Mary (Charlotte Gainsbourg, "My Wife Is an Actress") implores a fertility doctor to help her get pregnant by her husband Paul (Penn), a professor with one month to live.  As in "The Hours," two women prepare for parties that will derail with one tragedy.  Christina (Watts) receives a call and rushes to the hospital to learn she's lost her husband and two daughters while an excited Mary wakes up Paul for the heart transplant that will save his life.  Jack, his faith in God delivered a fatal blow, tells wife Marianne (Melissa Leo, "The 24 Hour Woman") that he hit a man and two kids.  As his birthday party proceeds inside, Marianne tearfully washes his truck of blood even as Jack decides he must turn himself in.

Paul makes the painful decision that his marriage is over and begins to watch over Christina, having illicitly obtained his donor information.  Christina is falling into an old pattern of booze and drugs, but she responds to Paul and a tentative romance begins.  When Paul tells her about his heart transplant (shades of "Return to Me," albeit not exactly romantic and decidedly not comedic), Christina becomes enraged and focuses her anger on the crime's perpetrator, Jack. Paul agrees to help Christina track down Jack, who has left his family for a solitary life working in a remote area.

Arriaga wrote "21 Grams" (which refers to the amount of body weight a person loses at the time of death) in the pixilated sequence presented on screen.  The seemingly random flashes of three non-sequential stories give the film an air of mystery and give the characters added depth when we're forced to seek motivations for actions presented before their history is revealed. The fatal accident is deftly handled.  Christina's husband Michael (Danny Huston, "Timecode") leaves her a message from his cell phone just before warning daughters Laura and Katie to stay close.  We see Christina replay this his last words repeatedly.  Then we see the scene play out.  Michael nods to a man blowing leaves and the camera stays on this man, the leaf blower almost obscuring the sound of Jack's truck hitting the family off screen.  The film becomes problematic, though, with Christina's vengeance, for an overwrought and sordid (probably meant as a representation of hell on the way to redemption) 'third act.'  When Christina is asked by her sister Claudia (Clea DuVall, "Identity") if she will attend the trial, she asks what is the use if her family will still be dead.  It is difficult to believe that this upper middle class soccer mom would descend into an existence of drugs snorted in club bathrooms and liquor drunk from paper-bagged pints (prior behavior is barely alluded to).  Her sudden blood lust and Paul's actions leading up to the film's denouement take on an air of hysteria. Still Arriaga and Iñárritu startle with an unexpected maneuver allowing Paul to save Christina in a way that neatly dovetails into the film's themes.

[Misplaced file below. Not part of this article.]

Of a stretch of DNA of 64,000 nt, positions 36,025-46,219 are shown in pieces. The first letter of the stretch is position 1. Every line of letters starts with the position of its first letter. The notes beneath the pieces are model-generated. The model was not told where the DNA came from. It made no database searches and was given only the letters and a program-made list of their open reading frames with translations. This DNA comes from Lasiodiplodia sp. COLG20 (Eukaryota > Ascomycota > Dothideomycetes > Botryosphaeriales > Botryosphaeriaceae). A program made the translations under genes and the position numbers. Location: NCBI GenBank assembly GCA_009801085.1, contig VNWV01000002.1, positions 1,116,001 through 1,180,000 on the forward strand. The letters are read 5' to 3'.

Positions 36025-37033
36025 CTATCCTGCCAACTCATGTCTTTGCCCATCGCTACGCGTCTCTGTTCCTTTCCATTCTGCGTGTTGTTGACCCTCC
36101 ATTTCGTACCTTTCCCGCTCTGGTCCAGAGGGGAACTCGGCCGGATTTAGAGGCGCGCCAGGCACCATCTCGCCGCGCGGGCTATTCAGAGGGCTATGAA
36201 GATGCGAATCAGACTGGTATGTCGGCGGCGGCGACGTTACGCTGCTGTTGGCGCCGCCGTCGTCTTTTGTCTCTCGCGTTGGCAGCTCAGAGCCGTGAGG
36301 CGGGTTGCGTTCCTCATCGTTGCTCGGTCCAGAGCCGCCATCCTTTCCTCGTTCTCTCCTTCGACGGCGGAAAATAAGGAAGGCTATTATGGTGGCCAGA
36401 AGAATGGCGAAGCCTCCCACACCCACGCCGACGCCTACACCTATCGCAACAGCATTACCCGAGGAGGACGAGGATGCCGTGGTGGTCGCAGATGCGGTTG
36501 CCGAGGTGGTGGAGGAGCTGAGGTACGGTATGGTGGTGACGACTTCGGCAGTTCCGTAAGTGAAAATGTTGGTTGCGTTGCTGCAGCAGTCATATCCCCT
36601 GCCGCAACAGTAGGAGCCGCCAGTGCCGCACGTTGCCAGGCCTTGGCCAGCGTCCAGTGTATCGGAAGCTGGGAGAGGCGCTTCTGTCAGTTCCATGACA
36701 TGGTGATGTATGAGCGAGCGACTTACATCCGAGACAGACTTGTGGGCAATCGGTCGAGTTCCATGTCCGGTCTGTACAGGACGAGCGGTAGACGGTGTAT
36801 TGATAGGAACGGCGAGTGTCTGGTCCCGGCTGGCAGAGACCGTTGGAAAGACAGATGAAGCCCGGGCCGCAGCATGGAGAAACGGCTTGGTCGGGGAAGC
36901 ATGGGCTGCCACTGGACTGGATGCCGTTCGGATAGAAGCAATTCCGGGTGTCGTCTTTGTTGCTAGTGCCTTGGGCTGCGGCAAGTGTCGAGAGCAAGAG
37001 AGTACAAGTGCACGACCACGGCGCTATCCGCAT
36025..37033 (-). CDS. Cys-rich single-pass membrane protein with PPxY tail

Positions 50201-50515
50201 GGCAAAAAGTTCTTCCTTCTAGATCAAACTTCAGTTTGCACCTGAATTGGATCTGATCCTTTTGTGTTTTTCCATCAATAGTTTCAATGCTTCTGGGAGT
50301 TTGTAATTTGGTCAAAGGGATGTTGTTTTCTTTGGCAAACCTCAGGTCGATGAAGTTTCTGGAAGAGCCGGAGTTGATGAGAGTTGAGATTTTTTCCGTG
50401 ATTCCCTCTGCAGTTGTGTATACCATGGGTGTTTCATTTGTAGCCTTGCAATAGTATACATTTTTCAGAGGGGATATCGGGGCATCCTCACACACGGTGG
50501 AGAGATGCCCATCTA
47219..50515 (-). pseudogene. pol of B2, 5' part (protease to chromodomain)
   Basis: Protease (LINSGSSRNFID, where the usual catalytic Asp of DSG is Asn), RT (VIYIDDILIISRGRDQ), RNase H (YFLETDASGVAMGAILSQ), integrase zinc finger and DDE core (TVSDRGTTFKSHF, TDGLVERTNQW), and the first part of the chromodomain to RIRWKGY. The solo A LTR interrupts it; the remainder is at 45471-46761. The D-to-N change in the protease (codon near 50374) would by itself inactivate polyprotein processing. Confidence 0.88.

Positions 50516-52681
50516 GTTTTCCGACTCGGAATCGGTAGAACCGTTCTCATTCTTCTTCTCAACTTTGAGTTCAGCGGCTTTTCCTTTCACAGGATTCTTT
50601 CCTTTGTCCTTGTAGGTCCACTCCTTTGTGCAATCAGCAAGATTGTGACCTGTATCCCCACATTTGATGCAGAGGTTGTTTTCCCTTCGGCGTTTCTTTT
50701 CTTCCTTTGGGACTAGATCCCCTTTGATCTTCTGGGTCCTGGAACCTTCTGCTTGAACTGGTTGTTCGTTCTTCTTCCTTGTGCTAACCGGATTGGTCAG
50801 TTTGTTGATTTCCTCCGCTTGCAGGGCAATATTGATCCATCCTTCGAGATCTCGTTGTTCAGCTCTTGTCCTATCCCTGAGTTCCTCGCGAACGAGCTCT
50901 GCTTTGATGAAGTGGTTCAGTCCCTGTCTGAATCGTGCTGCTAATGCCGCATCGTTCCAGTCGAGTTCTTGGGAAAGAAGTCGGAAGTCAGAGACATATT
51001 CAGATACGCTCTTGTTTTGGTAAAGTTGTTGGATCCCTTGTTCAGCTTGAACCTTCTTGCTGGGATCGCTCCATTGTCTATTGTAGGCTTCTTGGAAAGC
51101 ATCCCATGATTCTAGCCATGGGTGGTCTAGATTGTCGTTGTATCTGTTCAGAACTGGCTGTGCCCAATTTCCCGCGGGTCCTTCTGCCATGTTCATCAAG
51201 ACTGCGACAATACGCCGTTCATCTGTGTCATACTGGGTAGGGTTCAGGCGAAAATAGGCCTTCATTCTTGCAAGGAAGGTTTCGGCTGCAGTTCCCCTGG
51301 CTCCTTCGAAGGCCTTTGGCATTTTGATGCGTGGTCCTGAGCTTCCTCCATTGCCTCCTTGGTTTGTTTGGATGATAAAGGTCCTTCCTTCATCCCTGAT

The three actors cannot be faulted and should all be remembered at award time.  Penn is utterly believable as a man minutes from death, even if his vocation as a math professor seems arbitrary. Health returned, his tenderness towards Christina is very real.  Watts is grief personified, struggling to life with Paul even as she pummels her rage against him.  Best is Del Toro, the ex-con who finds redemption more grueling when the faith he denies forces him to do the right thing.

Cinematographer Rodrigo Prieto ("Amores Perros") retains the gritty, desaturated look which is on the verge of becoming a cliche.  Still, the style serves the fragmented nature of the story well, fed to us like old memories.  One shot, of black bird silhouettes rising up against a red, white and blue sky is particularly memorable.

"21 Grams" is an emotionally wrenching, downer of a film, but it achieves a ray of hope as the tiny weight that leaves one of its characters finds rest in another.

B+